Life, liberty and the pursuit of victimhood

The fallout from the thriving grievance industry is that we are eroding two pillars of the American dream: hope and optimism.

Protesters in Boston advocate for the anti-Israel BDS movement on July 1, 2020. Courtesy: CAMERA.
Protesters in Boston advocate for the anti-Israel BDS movement on July 1, 2020. Courtesy: CAMERA.
DAVID SUISSA Editor-in-Chief Tribe Media/Jewish Journal (Israeli American Council)
David Suissa
David Suissa is editor-in-chief and publisher of Tribe Media Corp and Jewish Journal. He can be reached at davids@jewishjournal.com.

With so many crises and news events swirling around us, it’s not easy to notice an underlying cultural shift that may threaten the very essence of America.

The COVID-19 pandemic, tribal political warfare, racial unrest and upcoming elections are sucking up much of the media attention. But however epic these events may be, they’re not likely to fundamentally change the nature of our country. What is?

If you ask me, it is a rising culture of chronic victimhood.

If the coronavirus threatens our physical health and economy, the worship of victimhood threatens the aspirational promise of America. How? By replacing the resiliency and imagination of optimism with the fragile passivity of victimhood.

Victimhood means that anything bad that happens to you is someone else’s fault. It is a liberating sentiment because you need not take responsibility for any misfortune. You are constantly off the hook, free from the oppressive pressure of self-blame.

A recent article in Scientific American, “Unraveling the Mindset of Victimhood,” notes another benefit of victimhood—a “sense of moral elitism.” Those who score high on the victimhood scale “perceive themselves as having an immaculate morality and view everyone else as being immoral. Moral elitism can be used to control others by accusing others of being immoral, unfair or selfish, while seeing oneself as supremely moral and ethical.”

Embracing victimhood, in other words, doesn’t just free you from responsibility; it also gives you a higher moral standing. That seductive combination may help explain the rise of the grievance industry.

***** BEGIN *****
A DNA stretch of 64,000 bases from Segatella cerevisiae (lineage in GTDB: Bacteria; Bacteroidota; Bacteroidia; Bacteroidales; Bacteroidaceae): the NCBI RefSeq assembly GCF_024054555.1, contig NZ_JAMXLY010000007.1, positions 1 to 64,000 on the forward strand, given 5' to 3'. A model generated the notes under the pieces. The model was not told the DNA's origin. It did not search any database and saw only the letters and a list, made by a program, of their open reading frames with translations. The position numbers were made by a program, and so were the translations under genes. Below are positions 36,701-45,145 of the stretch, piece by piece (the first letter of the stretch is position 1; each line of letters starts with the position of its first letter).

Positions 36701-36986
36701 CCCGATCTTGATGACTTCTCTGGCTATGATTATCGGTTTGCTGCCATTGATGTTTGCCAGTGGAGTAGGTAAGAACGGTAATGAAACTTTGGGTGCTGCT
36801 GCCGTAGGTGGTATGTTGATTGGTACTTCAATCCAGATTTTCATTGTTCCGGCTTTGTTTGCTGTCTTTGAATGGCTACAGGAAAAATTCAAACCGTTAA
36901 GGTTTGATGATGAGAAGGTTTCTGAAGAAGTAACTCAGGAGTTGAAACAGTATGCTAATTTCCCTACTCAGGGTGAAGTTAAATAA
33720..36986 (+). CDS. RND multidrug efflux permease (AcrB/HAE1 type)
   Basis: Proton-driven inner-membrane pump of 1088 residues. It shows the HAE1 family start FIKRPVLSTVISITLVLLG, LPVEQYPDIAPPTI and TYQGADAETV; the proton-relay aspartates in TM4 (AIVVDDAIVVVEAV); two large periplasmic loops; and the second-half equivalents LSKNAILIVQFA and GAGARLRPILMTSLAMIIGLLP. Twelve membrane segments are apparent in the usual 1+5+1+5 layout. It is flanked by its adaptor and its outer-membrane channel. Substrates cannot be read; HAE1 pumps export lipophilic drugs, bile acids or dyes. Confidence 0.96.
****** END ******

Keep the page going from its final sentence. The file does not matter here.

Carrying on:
Among the first to recognize this trend were Greg Lukianoff and Jonathan Haidt in their 2018 book, The Coddling of the American Mind. The authors introduced and made prominent a new vocabulary of grievance prevalent on college campuses. Terms like microaggressions, safetyism, safe spaces, identity politics and cancel culture have become ubiquitous.

They all revolve around one main idea: Nothing is ever my fault. If something goes wrong, if I feel offended or “unsafe” in any way, the solution is never within me—it is always outside of me.

This sugar high of feeling like a victim, of course, comes with a serious downside. Any therapist will tell you that chronic victimhood is not good for one’s emotional or psychic health. The Scientific American article asserts that “focusing on grievances can be debilitating.” For instance, those with a high level of victimhood “constantly ruminate and talk about their interpersonal offenses and their causes and consequences rather than think about or discuss possible solutions.”

We also know from personal experience that blaming others for our woes is hardly the path to success, happiness and progress.

President John F. Kennedy knew this as well, which is why he uttered one of the great callings in American history: “Ask not what your country can do for you; ask what you can do for your country.” His line was the antidote to victimhood.

And yet, six decades later, we have allowed a pervasive culture of victimhood to permeate our society.

One reason this trend has snuck up on us is that genuine grievances can generate enormous empathy. Who can argue with the grievances of racism, discrimination or social injustice? All too often, though, the anger triggered by these grievances nourish pervasive victimhood more than they nourish solutions.

The Black Lives Matter (BLM) movement is a good example. The slogan is certainly beautiful and moral, and excising racism is a supremely worthy goal. But awash in their victimhood, some BLM activists have lost sight of actual solutions and reforms. As Andrew Sullivan writes, “BLM’s critical race activists do not support reforming the police, they want to abolish them entirely. In fact, they demonize all cops as ‘bastards,’ and they justify violence and exonerate crime as legitimate resistance to the far greater crime of white oppression.”

And let’s not be naïve: the grievance industry is lucrative. Virtue-signaling corporations are eagerly donating to BLM-connected causes, while the cultural pillars of society, from the media to academia to Hollywood, have scrambled to catch up. Because victimhood is a source of power, it has become an end in itself.